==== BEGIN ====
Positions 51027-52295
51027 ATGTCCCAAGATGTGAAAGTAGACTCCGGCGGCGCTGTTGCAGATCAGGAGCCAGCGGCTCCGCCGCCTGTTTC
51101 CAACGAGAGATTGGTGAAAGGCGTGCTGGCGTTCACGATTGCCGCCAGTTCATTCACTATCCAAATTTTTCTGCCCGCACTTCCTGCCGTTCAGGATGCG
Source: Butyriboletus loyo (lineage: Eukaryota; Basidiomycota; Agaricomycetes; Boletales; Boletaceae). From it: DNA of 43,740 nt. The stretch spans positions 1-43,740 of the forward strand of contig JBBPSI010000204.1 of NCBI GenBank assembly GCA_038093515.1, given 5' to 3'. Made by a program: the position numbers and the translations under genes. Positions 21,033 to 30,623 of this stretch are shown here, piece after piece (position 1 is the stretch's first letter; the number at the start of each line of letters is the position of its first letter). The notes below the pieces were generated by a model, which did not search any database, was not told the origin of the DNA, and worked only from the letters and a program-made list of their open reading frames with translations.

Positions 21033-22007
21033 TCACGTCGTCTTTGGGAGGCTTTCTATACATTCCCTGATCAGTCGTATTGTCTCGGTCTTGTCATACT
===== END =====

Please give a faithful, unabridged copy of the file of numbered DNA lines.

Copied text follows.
Positions 51027-52295
51027 ATGTCCCAAGATGTGAAAGTAGACTCCGGCGGCGCTGTTGCAGATCAGGAGCCAGCGGCTCCGCCGCCTGTTTC
51101 CAACGAGAGATTGGTGAAAGGCGTGCTGGCGTTCACGATTGCCGCCAGTTCATTCACTATCCAAATTTTTCTGCCCGCACTTCCTGCCGTTCAGGATGCG
Source: Butyriboletus loyo (lineage: Eukaryota; Basidiomycota; Agaricomycetes; Boletales; Boletaceae). From it: DNA of 43,740 nt. The stretch spans positions 1-43,740 of the forward strand of contig JBBPSI010000204.1 of NCBI GenBank assembly GCA_038093515.1, given 5' to 3'. Made by a program: the position numbers and the translations under genes. Positions 21,033 to 30,623 of this stretch are shown here, piece after piece (position 1 is the stretch's first letter; the number at the start of each line of letters is the position of its first letter). The notes below the pieces were generated by a model, which did not search any database, was not told the origin of the DNA, and worked only from the letters and a program-made list of their open reading frames with translations.

Positions 21033-22007
21033 TCACGTCGTCTTTGGGAGGCTTTCTATACATTCCCTGATCAGTCGTATTGTCTCGGTCTTGTCATACT